February 20, 2018 - Diagnosis of celiac disease takes 3.5 years for patients who do not report GI symptoms
February 20, 2018 - Study reveals functional dynamics of ion channels
February 20, 2018 - Study explores link between mortality risk and combustible tobacco use
February 20, 2018 - ‘She Trusted Me, and I’d Turned Her Away’
February 20, 2018 - AbbVie and Voyager Therapeutics collaborate to develop new treatments for tauopathies
February 20, 2018 - Fast food makes the immune system more aggressive in the long term
February 20, 2018 - Therapeutic target for glaucoma could have treatment ramifications for Alzheimer’s and Parkinson’s
February 20, 2018 - Overcoming Negative Reviews | Medpage Today
February 20, 2018 - MyD88—villain of allergies and asthma
February 20, 2018 - Food scientists develop rapid screening technique to detect pesticide residue in vegetables
February 20, 2018 - Lab-grown cerebellar cells may help explain how ASD develops at molecular level
February 20, 2018 - Scientists explore connection between bad sleep habits and stiff blood vessels
February 20, 2018 - New Treatment Apalutamide (Erleada) Approved for Prostate Cancer That Resists Hormone Therapy
February 20, 2018 - Do You Really Need My Signature on That?
February 20, 2018 - HIV-1 genetic diversity is higher in vaginal tract than in blood during early infection
February 20, 2018 - Diabetes does not increase work-loss years due to early retirement
February 20, 2018 - Researchers aim to find out how PTSD affects decisions of police
February 20, 2018 - UH Cleveland Medical Center explores novel treatments for uterine fibroids
February 20, 2018 - Flu Vax Efficacy 25% Against Predominant H3N2 Strain So Far
February 20, 2018 - HIV screening most optimal at 25 years of age if no risk factors
February 20, 2018 - Loyola Medicine primary care physician offers advice to minimize risk of flu
February 20, 2018 - Safe sleep recommendations for parents that may help reduce child’s risk of SUID
February 20, 2018 - Why Do So Few Docs Have Buprenorphine Waivers?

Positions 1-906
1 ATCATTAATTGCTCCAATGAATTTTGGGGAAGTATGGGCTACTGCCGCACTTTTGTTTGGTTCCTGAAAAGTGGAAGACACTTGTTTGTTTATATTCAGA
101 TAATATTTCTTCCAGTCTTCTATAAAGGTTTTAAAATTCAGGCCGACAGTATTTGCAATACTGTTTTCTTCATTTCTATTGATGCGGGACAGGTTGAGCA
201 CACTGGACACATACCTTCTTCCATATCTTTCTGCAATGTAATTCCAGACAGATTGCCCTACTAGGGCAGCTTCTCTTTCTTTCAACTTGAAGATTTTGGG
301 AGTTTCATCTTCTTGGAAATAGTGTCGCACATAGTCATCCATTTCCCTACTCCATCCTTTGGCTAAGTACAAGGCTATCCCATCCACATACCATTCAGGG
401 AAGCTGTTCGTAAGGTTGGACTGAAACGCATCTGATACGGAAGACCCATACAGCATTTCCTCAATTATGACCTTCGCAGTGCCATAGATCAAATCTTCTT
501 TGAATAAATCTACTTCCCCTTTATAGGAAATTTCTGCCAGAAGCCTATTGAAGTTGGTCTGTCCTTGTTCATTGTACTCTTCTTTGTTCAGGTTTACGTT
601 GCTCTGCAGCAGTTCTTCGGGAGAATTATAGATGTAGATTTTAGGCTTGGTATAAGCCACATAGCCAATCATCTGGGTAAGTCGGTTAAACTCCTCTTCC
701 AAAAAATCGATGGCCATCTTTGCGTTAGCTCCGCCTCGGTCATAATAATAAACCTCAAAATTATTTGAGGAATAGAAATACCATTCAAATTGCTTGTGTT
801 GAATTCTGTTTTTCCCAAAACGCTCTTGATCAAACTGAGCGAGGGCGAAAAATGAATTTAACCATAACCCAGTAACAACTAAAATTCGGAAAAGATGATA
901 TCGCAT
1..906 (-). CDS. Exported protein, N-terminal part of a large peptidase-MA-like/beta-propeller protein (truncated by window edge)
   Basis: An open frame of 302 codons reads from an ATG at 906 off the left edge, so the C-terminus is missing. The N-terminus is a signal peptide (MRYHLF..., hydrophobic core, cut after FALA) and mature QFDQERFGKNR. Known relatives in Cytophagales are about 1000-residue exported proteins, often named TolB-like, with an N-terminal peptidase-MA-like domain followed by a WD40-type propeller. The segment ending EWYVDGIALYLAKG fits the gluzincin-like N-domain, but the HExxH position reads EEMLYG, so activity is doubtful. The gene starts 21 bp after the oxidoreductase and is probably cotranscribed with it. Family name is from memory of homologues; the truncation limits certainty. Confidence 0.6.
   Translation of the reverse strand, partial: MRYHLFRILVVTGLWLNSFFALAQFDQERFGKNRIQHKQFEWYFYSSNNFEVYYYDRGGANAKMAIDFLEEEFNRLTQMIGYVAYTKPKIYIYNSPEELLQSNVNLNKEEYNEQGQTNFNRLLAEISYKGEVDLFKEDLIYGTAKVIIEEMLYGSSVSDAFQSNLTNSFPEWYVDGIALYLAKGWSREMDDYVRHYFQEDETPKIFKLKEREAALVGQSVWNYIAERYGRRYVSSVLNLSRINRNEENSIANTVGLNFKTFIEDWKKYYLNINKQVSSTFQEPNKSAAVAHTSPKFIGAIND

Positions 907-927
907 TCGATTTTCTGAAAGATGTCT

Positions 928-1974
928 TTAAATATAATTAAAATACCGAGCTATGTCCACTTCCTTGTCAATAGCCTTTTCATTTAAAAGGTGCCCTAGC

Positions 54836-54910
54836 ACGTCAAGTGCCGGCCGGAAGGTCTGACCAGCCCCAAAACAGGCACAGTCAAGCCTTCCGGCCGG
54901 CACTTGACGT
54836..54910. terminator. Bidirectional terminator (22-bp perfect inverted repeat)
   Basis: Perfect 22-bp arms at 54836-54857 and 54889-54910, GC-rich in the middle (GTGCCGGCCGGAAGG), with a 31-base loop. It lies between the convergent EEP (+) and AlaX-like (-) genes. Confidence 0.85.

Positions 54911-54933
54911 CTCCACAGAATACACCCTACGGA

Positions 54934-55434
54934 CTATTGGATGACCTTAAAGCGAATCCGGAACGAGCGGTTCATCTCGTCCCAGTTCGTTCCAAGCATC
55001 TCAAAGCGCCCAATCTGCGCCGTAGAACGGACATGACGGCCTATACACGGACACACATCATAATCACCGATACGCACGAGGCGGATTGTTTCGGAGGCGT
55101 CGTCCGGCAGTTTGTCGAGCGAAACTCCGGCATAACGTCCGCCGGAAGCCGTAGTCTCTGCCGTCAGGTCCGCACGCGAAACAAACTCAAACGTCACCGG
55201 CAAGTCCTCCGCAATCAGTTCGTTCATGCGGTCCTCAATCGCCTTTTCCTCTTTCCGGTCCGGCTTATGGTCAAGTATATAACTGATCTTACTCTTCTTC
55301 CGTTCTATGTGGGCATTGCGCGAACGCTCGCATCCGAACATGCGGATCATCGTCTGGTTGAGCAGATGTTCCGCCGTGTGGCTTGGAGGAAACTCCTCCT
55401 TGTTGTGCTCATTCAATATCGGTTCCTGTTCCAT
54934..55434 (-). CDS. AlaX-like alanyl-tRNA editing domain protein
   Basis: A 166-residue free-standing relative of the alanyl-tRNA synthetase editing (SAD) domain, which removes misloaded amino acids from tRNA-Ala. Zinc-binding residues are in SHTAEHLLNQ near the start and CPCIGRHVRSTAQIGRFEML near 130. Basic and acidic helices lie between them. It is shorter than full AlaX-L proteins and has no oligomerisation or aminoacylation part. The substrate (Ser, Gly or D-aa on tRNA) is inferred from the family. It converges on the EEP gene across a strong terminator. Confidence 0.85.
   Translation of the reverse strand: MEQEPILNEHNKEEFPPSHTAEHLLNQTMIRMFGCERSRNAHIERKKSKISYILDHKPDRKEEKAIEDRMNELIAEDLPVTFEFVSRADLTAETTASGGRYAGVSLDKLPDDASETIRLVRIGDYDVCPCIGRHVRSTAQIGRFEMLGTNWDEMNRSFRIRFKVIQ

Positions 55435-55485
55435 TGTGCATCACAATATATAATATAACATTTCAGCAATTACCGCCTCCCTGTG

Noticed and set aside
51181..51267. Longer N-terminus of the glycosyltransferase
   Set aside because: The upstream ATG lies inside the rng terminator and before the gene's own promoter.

February 20, 2018 - Low levels of alcohol good for the brain
February 20, 2018 - Experimental treatment improves invisible symptoms of a man with spinal cord injury
February 20, 2018 - Myriad’s EndoPredict offers better prediction of breast cancer recurrence, analysis shows
February 20, 2018 - Researchers identify fifteen genes that determine our facial features
February 20, 2018 - Morning Break: New Health IT Player; Luxturna No Bargain; Nuclear Freakout
February 20, 2018 - How does it compare? Hospice care at home, at assisted living facility, at nursing home
February 19, 2018 - Scientists develop water-soluble warped nanographene for bioimaging
Before-school physical activity program leads to improvement in body weight, wellness of children

Before-school physical activity program leads to improvement in body weight, wellness of children

image_pdfDownload PDFimage_print

Children participating in a 12-week, before-school physical activity program experienced improvement in body weight and social/emotional wellness, compared with their classmates who did not participate. Investigators from MassGeneral Hospital for Children (MGHfC) report the results of their study of the BOKS (Build Our Kids’ Success) Program in a paper that will appear in the April issue of the American Journal of Preventive Medicine and is being released online.

“We know that physical activity can have positive effects on children’s health – ranging from decreased rates of obesity and obesity-related illnesses to improving school performance and overall well-being,” says Rachel Whooten, MD, postdoctoral fellow in the MGHfC Division of General Academic Pediatrics, and first author of the study. “Despite these benefits, it’s often hard for children and families to find opportunities to be physically active. Our study evaluates a widely available, easily scalable and innovative program that may create more physical activity opportunities for school-aged children.”

An initiative of the Reebok Foundation, which was a co-sponsor of the current study, the BOKS Program is currently available in more than 3,000 elementary and middle schools in the U.S. and other countries. Following a 12-week curriculum, the program provides hour-long, before-school sessions up to three days a week. Each session begins with a warm-up game, followed by a running-related activity; activities incorporating “skills of the week,” such as push-ups or sit-ups; a game to end the session, and nutrition discussions during stretching and cool-down. Session are led by volunteers, who have been trained with BOKS program materials. While the training, BOKS curriculum and support materials are provided to participating schools at no cost, schools need to provide some basic supplies as well as locations for the program.